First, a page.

- Youth Programs
- Communities That Care
- Mental & Emotional Health Resources
Mental & Emotional Health Resources
Suicide Prevention Hotline
We can all help prevent suicide. The Lifeline provides 24/7, free and confidential support for people in distress, prevention and crisis resources for you or your loved ones, and best practices for professionals.
QPR For Suicide Prevention
Question. Persuade. Refer. Suicide Prevention Training
What does QPR mean?
QPR stands for Question, Persuade, and Refer — the 3 simple steps anyone can learn to help save a life from suicide.
Just as people trained in CPR and the Heimlich Maneuver help save thousands of lives each year, people trained in QPR learn how to recognize the warning signs of a suicide crisis and how to question, persuade, and refer someone to help. Each year thousands of Americans, like you, are saying "Yes" to saving the life of a friend, colleague, sibling, or neighbor.
QPR can be learned in our Gatekeeper course in as little as one hour.
For more information contact Caryn Nielsen, Communities That Care Coordinator, at 801-888-9147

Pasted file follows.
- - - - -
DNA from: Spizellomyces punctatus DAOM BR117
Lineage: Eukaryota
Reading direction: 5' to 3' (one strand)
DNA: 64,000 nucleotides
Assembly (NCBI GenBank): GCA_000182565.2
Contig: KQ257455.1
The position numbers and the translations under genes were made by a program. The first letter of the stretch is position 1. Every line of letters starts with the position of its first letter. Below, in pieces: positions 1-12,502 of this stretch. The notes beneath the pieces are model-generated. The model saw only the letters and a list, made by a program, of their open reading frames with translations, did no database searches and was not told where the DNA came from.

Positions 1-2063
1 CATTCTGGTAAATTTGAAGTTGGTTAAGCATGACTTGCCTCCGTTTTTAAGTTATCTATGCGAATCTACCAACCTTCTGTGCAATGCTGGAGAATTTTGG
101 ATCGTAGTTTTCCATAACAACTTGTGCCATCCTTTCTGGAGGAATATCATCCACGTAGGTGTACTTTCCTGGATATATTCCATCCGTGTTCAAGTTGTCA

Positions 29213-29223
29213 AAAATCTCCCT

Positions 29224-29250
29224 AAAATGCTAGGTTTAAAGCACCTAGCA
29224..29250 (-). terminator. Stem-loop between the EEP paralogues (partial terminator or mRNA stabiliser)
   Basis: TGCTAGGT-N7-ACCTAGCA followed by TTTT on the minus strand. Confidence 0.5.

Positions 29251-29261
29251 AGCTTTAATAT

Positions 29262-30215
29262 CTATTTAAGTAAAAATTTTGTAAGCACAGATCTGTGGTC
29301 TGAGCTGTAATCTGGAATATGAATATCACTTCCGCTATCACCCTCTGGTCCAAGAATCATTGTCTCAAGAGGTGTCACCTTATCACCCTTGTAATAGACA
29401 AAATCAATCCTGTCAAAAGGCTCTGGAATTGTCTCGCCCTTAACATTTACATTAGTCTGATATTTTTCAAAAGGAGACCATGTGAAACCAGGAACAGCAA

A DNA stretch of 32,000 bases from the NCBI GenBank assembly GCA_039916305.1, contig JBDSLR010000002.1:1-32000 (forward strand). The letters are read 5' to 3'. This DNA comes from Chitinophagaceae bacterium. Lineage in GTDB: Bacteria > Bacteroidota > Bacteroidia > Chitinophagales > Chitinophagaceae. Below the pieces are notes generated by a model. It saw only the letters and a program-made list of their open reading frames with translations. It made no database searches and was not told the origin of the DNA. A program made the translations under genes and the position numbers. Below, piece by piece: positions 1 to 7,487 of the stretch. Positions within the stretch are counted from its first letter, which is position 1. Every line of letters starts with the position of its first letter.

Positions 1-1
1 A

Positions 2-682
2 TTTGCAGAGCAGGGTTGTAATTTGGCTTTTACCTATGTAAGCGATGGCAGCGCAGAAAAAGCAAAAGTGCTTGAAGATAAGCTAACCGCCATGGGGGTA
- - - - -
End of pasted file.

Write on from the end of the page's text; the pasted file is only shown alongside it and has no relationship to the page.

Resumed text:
SAFE UT APP
Suicide affects every family and every community. Thanks to a smartphone app, help is available 24/7 for young people, their parents, guardians, and others who experience depression, anxiety, loss, grief, bullying/cyberbullying, self-harming behaviors, suicidal thoughts, or drug or alcohol problems.
SafeUT answers crisis calls, texts, and chats—from the young person reaching out or from others. It provides free real-time crisis intervention for people in need.
We encourage parents to help their youth download the SafeUT app and talk to them about the importance of reaching out if they’re worried about someone they know.
Some of the warning signs for someone dealing with suicidal thoughts include:
- Hopeless/helpless thoughts
- Social isolation
- Talk of being a burden on others—how others would be better off without them
- Giving away prized possessions
“Today’s world is very different from the world many of us grew up in,” said Jessica Strong, Community Health and Outreach Manager for Intermountain’s Primary Children’s Hospital. “Young people are at greater risk in many ways. If we see warning signs of suicidal thoughts, we need to take them seriously.”
For more information on the SafeUT app, contact Caryn Nielsen with Communities That Care at 801-888-9147 or email@example.com
Emotional Health Relief Hotline